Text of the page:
Well, I’ve finally caved in to my (ridiculously busy) life and abandoned the “new poetry prompt on Thursday” problem. New prompts will still appear, but now they’ll appear on Saturdays. Here is the first prompt-on-Saturday. Today we are going to write rengay!

I’m not an experienced rengay poet. I love short forms (as you’ll recall from previous posts) but I’m not an expert. I have however used this form to teach before, as some kids find it wonderful to write together — it gives them a break for staring at the page alone. I hope today’s rengay prompt will get me writing something new as well as encourage you. Fortunately, there is a lot of information out there about this form, which we can all learn from.

Here’s what Michael Dylan Welch has to say: “The rengay is a collaborative six-verse linked thematic poem written by two or three poets using alternating three-line and two-line haiku or haiku-like stanzas in a regular pattern. The pattern for two people is A-3, B-2, A-3, B-3, A-2, B-3, with the letters representing the poets, and the numbers indicating the number of lines in each given verse. For three people the pattern is A-3, B-2, C-3, A-2, B-3, C-2. Unlike renku, […] a rengay stay[s] in one season and develop[s] a single theme. Since they are brief, rengay are also more easily remembered than renku, and more likely to be published in the various haiku journals. […] Rengay was first publicly introduced at the November 1, 1992 meeting of the Haiku Poets of Northern California in San Francisco.”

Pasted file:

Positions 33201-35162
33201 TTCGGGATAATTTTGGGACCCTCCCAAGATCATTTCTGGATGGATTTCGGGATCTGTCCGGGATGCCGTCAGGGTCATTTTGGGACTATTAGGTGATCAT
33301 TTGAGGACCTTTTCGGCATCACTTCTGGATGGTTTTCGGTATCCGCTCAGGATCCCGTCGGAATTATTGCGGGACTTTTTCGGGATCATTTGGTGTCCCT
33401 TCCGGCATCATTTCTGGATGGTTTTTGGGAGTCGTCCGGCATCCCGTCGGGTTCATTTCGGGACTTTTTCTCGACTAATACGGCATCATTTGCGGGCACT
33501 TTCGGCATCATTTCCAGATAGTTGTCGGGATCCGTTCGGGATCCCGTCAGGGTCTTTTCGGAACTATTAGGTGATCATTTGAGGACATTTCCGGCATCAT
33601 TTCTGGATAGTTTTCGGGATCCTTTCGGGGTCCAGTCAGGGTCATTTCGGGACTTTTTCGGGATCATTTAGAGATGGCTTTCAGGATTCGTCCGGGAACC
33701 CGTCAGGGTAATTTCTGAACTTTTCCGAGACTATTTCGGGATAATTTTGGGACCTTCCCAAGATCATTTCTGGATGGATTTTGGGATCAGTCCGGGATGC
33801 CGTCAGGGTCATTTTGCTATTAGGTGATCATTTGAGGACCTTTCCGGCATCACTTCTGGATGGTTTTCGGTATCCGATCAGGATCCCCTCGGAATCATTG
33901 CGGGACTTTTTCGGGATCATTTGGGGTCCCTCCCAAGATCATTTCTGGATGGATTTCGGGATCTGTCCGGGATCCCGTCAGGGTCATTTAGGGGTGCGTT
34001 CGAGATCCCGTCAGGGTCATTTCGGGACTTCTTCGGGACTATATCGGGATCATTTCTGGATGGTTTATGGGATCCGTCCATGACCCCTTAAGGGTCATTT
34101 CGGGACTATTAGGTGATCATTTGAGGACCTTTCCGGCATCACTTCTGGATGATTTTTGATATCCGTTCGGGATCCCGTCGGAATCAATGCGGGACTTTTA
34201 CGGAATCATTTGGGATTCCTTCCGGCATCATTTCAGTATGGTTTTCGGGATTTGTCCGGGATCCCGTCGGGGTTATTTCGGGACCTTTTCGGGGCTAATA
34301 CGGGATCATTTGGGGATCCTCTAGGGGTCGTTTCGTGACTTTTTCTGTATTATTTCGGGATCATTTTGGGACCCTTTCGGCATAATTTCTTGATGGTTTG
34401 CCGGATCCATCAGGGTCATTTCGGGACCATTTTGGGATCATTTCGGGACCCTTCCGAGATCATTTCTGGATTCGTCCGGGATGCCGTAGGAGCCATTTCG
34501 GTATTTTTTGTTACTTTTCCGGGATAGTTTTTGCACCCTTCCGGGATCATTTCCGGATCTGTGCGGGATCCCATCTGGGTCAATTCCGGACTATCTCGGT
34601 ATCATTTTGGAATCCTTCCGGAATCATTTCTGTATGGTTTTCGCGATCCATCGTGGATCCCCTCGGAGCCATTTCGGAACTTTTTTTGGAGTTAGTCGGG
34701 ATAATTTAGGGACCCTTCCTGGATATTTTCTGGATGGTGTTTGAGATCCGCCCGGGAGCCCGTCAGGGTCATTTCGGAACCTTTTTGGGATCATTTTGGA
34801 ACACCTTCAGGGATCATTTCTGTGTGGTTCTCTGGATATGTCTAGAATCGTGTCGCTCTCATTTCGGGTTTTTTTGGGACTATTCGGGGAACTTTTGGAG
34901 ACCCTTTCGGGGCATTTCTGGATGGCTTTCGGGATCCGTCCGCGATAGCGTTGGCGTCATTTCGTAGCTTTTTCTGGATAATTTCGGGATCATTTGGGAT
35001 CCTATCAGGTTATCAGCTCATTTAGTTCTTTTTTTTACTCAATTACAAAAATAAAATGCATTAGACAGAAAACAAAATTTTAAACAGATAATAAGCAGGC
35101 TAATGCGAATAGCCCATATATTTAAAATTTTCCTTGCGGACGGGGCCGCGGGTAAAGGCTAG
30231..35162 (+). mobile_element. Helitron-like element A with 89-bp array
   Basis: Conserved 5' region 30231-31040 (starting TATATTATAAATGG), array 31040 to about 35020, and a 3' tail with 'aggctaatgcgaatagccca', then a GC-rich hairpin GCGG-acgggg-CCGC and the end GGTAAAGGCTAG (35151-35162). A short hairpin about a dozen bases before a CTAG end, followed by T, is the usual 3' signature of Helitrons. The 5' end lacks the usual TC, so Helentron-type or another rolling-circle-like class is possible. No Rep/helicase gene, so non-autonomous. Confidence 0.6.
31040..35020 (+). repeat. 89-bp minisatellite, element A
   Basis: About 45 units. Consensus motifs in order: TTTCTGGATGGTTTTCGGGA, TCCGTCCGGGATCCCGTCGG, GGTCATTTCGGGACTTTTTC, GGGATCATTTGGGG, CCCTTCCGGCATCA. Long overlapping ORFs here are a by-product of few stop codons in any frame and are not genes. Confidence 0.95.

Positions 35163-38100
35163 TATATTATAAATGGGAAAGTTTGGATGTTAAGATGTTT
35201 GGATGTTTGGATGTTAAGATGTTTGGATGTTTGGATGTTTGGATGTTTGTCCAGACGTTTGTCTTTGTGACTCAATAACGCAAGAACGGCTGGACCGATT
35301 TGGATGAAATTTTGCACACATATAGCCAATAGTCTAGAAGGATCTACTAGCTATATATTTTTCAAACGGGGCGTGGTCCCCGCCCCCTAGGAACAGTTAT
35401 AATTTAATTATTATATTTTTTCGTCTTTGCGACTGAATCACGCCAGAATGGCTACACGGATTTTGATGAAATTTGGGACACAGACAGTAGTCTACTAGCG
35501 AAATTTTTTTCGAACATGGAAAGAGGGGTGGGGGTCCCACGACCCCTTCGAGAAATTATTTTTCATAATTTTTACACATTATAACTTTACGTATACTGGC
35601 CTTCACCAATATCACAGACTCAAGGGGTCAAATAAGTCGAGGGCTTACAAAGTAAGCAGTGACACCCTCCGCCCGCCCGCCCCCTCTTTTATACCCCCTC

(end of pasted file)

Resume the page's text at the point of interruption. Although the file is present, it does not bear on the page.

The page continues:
Rengay is a recently invented form, similar to renga, also a collaborative form of poetry from Japan. Rengay is also related to renku, a longer collaborative Japanese form.

Because rengay are long-ish, I won’t reproduce any here. Frongpond (the Journal of the Haiku Society of America) offers this sample.

I am planning to write a rengay today with my daughter. She’s agreed to collaborate with me. We are doing this in part to complete a visit of Flat Stanley to our house. I want to write a poem together with Stanley, but he’s mute on the idea. So, Stella will help and channel Stanley’s poetry onto the page.